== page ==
Nantkwest tries to catch the NK cell wave
Nantkwest claims efficacy with its most advanced NK cell therapy but, as ever with Patrick Soon-Shiong companies, it’s complicated.
Nantkwest was one of the first companies to investigate NK cells, so it could hardly have escaped the mania sweeping the sector over this class of therapeutics. Its shares surged 25% this morning on a case report that the group claims validates its recently begun Car-NK cell study in pancreatic cancer.
This follows the stock’s climb in December, in tandem with Fate Therapeutics, which reported NK cell data at Ash, a meeting at which Nantkwest did not present. However, the relevance of yesterday’s convoluted press release, as well as the precise effect of Nantkwest’s NK cells, are hard to tease out, and remarkably Nantkwest had briefly mentioned the case report last month.
The findings relate to Quilt-3.080, a second-line pancreatic cancer study Nantkwest had started back in 2018 under the US Cancer Moonshot programme. This tested allogeneic NK cells expressing high-affinity CD16, combined with a wide range of therapeutics and/or chemotherapies.
Median overall survival of 8.2 months had been reported in May 2019, amounting to an improvement over the three months of historic controls, Nantkwest claimed. Not only is such a comparison highly unreliable, there is no way of telling which of the many components of the cocktail tested might have yielded a benefit.
Yesterday Nantkwest said an expanded protocol in Quilt-3.080 had allowed five subjects to receive a more advanced NK cell therapy, which it calls PD-L1 t-haNK. And one of these patients had gone into complete remission.
In fact, the group had already mentioned this remission in a December 21 presentation, saying the CR was at seven months’ duration. The finding could be relevant since PD-L1 t-haNK is now in a pivotal study, Quilt-88, in first and second-line pancreatic cancer. In addition to high-affinity CD16, this NK cell therapy expresses IL-2 and a PD-L1-specific Car.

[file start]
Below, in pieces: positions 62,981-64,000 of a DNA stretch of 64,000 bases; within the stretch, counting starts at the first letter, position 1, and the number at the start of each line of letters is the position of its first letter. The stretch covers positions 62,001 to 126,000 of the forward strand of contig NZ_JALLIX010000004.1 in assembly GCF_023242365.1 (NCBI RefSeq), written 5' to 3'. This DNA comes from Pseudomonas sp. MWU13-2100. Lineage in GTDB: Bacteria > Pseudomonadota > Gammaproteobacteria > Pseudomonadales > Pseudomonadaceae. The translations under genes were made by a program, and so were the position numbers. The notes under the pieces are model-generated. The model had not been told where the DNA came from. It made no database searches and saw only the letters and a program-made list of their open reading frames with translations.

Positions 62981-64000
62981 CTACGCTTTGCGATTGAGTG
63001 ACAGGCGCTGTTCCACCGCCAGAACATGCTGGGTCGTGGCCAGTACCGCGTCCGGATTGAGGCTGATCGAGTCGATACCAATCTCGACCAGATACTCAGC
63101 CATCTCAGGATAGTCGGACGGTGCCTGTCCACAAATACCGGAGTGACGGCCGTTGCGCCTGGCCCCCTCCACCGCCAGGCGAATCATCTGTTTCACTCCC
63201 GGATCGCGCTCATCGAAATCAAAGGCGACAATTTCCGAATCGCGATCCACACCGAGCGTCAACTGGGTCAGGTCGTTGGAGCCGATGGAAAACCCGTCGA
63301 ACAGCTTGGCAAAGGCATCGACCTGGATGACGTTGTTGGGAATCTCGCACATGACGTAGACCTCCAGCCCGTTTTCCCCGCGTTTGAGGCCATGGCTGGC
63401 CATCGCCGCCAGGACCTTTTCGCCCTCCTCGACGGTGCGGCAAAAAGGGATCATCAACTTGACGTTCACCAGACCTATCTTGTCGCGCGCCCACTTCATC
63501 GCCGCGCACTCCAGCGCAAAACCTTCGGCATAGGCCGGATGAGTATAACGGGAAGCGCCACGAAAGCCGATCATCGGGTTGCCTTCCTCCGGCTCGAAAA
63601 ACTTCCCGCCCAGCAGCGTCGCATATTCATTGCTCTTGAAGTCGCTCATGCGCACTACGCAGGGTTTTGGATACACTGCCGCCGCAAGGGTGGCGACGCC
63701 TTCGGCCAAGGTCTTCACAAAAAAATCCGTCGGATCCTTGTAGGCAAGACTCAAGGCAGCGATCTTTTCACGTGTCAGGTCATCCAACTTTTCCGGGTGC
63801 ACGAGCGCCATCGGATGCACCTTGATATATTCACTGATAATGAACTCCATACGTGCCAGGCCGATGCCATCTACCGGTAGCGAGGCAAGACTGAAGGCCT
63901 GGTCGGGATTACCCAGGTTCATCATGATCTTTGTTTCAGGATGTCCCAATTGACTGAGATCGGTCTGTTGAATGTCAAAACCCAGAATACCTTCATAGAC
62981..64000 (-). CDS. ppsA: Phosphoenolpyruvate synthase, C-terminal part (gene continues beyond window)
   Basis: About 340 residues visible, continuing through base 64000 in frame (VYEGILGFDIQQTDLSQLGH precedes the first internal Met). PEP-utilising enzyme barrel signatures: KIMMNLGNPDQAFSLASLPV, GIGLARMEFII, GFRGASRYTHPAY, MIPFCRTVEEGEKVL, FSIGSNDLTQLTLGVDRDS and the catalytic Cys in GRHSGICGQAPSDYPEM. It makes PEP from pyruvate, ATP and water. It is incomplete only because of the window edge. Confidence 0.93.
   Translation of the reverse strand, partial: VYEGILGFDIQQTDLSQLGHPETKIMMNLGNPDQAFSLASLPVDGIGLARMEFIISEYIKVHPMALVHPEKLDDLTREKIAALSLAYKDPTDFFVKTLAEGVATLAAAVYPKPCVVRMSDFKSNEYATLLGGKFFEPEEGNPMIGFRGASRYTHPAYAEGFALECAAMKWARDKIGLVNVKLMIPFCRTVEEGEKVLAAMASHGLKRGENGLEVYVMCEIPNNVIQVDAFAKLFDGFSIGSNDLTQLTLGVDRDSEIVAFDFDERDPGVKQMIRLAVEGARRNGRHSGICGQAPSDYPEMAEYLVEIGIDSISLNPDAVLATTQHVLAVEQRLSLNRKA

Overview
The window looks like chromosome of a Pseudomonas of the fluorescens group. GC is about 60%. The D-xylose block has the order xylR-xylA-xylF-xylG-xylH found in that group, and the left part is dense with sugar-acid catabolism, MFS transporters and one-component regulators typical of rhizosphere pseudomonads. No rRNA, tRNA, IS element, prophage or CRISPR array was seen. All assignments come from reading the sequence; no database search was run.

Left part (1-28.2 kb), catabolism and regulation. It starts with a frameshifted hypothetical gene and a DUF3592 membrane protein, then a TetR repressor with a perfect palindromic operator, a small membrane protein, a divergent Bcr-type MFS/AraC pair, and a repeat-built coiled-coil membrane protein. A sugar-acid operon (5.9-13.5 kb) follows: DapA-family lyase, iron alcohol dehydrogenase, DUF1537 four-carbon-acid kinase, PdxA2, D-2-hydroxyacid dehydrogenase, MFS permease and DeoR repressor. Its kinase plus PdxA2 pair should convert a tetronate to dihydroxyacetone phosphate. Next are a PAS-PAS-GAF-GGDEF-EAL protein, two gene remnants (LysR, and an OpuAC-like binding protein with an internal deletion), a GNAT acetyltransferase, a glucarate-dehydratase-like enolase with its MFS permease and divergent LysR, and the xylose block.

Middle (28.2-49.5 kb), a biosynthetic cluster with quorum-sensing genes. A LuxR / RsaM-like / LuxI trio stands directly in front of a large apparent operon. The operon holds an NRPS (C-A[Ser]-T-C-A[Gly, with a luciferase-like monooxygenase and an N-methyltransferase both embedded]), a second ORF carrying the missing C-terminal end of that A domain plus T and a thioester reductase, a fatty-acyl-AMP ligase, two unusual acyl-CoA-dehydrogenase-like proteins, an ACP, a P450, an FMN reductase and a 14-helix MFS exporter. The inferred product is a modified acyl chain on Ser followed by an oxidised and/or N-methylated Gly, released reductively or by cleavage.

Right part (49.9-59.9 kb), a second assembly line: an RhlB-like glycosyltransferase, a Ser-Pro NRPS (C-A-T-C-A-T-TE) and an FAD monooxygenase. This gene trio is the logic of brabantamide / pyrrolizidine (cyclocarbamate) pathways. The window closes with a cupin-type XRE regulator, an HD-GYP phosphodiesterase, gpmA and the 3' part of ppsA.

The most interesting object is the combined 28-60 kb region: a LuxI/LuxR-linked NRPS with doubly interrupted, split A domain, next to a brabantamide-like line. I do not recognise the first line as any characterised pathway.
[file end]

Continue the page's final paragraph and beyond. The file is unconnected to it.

However, the relevance of such a case report is muddied by yesterday’s further revelation that this subject had previously received the original NK cell therapy as well as Pfizer/Merck KGaA’s Bavencio, so any effect could be due to these earlier treatments. Nantkwest says four of the five subjects are alive “8-16 months since beginning treatment on these expanded protocols”.
Success here could be déjà vu for Nantkwest’s chairman, Patrick Soon-Shiong, who in 2010 sold the pancreatic cancer company Abraxis to Celgene for $2.9bn.
Quilt-88 also includes N-803, an IL-15 superagonist in development by Immunitybio, a private biotech formerly called Nantcell that is run and controlled by Mr Soon-Shiong. Nantkwest has several existing deals with Immunitybio, and last month said the two groups would merge to give a combined business with an “expansive clinical-stage pipeline and intellectual property portfolio”.
However, the merger appears to be a means of tidying up Mr Soon-Shiong’s empire, since he also controls 67.6% of Nantkwest, according to the latest annual SEC filing. The move is a reverse takeover, and when it closes, due around mid-2021, Immunitybio holders will own 72% of the combined, listed entity.
Meanwhile, Mr Soon-Shiong’s resulting ownership will be 79.2%, according to an SEC filing. Until November Mr Soon-Shiong had additionally been chief executive of Nantkwest, but handed over this role to Richard Adcock, who will remain at the helm of the merged company.
Nantkwest’s first tie-up with Immunitybio is with this original entity, but a later deal struck under Mr Soon-Shiong’s direction was routed through Vivabiocell, a company Immunitybio (as Nantcell) had acquired in 2015. Nantkwest also has a 2016 deal with Altor Bioscience, which Nantcell bought out the following year.
As ever with Mr Soon-Shiong’s sprawling web of corporate entities, little is straightforward.
|How Nantkwest is to become Immunitybio|
|Vivabiocell*||Altor Bioscience*||Liquid Genomics||Nantomics||Nanocav||Nantbio|
|Renamed Nanthealth Labs*||(All controlled by P Soon-Shiong)|
|Acquired by Nantcell||Existing deals with Nantkwest (NK)|
|(>80%-owned by P Soon-Shiong)||(67.6%-owned by P Soon-Shiong)|
|Immunitybio to acquire Nantkwest, and to be the surviving traded entity (IBRX)|
|(79.2%-owned by P Soon-Shiong)|
|*Have separate existing agreements with Nantkwest. Source: US SEC filings.|
This story has been updated to state Mr Soon-Shiong's resulting ownership of the combined entity.